differs from οἰκία
in this: that the
latter is a dwelling-house for a single family; the former is adapted to
hold several families, a lodging-house, insula,
as the Romans would say. The distinction is thus expressed by Aeschines
§ 124): ὅπου
μὲν γὰρ πολλοὶ μισθωσάμενοι μίαν οἴκησιν διελόμενοι ἔχουσι,
συνοικίαν καλοῦμεν, ὅπου δ᾽ εἷς ἐνοικεῖ, οἰκίαν.
lodging-houses were let mostly to foreigners who came to Athens on business,
and especially to the μέτοικοι,
law did not allow to acquire real property, and who therefore could not
purchase houses of their own (Dem. pro Phorm.
p. 946.6). As
they, with their families, formed a population. of about 45,000, the number
must have been considerable.
Pasion, the banker, had a lodging-house valued at 100 minas ([Dem.]
i. p. 1110.28). Xenophon recommended that the
should be encouraged to invest
their money in houses, and that leave should be granted to the most
respectable to build and become house-proprietors (οἰκοδομησαμένοις ἐγκεκτῆσθαι,
2, 6). The ἰσοτελεῖς
laboured under no such liability; for Lysias and his
brother Polemarchus, who belonged to that class, were the owners of three
houses (c. Eratosth.
§ 18). The value of houses must
have varied according to the size, the build, the situation, and other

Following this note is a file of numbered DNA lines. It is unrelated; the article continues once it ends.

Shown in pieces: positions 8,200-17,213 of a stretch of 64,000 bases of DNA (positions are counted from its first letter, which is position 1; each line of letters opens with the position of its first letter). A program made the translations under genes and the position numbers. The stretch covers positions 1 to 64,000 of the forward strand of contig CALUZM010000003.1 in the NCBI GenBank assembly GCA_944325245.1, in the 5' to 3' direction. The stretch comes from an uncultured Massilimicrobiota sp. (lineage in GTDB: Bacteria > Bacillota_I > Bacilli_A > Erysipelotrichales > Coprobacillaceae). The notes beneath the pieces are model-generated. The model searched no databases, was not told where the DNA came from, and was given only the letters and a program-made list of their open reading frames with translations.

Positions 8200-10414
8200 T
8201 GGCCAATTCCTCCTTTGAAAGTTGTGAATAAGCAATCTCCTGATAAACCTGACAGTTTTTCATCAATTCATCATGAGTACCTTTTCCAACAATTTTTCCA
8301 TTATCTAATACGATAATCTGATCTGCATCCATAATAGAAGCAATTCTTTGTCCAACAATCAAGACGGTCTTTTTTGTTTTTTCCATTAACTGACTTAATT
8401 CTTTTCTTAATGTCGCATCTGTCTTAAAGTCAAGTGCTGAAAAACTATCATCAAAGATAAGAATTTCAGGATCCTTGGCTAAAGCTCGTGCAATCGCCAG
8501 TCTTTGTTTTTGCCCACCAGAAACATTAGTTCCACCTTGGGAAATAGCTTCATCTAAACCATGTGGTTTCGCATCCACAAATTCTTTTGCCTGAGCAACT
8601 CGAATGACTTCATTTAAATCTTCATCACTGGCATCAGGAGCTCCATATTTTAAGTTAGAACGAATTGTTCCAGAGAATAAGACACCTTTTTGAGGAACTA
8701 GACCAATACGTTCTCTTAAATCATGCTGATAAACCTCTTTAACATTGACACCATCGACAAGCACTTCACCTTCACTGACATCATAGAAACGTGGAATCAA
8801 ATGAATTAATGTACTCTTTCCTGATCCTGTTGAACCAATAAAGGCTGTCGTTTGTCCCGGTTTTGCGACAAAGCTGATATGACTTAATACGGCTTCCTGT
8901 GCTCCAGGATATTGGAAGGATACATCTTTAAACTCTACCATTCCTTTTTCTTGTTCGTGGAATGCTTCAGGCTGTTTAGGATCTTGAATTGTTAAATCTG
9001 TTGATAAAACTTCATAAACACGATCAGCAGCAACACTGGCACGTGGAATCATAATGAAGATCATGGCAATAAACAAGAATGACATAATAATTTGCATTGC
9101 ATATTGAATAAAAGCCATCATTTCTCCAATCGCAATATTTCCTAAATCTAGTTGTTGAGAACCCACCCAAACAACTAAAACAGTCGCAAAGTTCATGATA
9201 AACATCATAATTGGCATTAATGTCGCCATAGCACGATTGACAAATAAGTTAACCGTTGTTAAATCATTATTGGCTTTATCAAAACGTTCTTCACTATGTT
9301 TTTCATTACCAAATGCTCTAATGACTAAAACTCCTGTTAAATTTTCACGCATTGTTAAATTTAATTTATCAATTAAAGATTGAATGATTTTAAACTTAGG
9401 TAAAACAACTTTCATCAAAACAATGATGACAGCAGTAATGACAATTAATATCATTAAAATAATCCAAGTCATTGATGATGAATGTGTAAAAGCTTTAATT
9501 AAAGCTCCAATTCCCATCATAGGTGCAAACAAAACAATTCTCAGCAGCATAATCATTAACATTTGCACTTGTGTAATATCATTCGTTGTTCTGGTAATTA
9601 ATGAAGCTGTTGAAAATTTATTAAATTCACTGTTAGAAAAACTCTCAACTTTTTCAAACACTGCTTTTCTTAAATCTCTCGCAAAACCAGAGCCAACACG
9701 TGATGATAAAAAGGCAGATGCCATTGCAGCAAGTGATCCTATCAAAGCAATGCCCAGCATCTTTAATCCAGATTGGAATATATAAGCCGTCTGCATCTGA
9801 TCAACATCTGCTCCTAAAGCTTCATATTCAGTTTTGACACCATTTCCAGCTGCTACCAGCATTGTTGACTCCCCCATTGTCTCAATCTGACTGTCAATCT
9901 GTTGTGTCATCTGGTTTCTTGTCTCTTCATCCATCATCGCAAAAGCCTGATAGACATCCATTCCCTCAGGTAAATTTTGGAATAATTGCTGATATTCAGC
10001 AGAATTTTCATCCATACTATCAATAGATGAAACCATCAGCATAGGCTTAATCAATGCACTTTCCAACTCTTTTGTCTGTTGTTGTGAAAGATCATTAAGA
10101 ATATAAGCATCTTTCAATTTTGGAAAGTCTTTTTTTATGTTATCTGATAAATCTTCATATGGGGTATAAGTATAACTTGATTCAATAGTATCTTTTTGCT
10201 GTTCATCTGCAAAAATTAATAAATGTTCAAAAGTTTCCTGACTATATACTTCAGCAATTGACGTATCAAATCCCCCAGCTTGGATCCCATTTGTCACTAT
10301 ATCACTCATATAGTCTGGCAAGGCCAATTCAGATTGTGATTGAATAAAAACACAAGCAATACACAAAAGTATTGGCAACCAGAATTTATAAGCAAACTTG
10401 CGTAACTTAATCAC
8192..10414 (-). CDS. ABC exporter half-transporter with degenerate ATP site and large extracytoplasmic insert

circumstances. Those in the city were more valuable than those in the
Peiraeus or the country, caeteris paribus.
country-houses are mentioned by Isaeus (Hagn.
as yielding a return of a little less than 8 1/2 per cent. interest on the
purchase-money. But this probably was much below the average. The summer
season was the most profitable for the letting of houses, when merchants and
other visitors flocked to Athens. The rent was commonly paid by the month.
Lodging-houses were frequently taken on speculation by persons called
who made a profit by underletting them, and
sometimes for not very reputable purposes (Isae. Philoct.
§ 19). Hesychius explains the word ναύκληρος
: ὁ συνοικίας προεστὼς σταθμοῦχος;
and Harpocration (s.
v.), and Lex. Rhet. Cantabr.
p. 673, 20, remark that
Hyperides used the word in a peculiar sense for ὁ
μεμισθωμένος ἐπὶ τῷ τὰ ἐνοίκια ἐκλέγειν ἢ οἰκίας ἢ
i.3 pp. 49, 84, 176 ff.)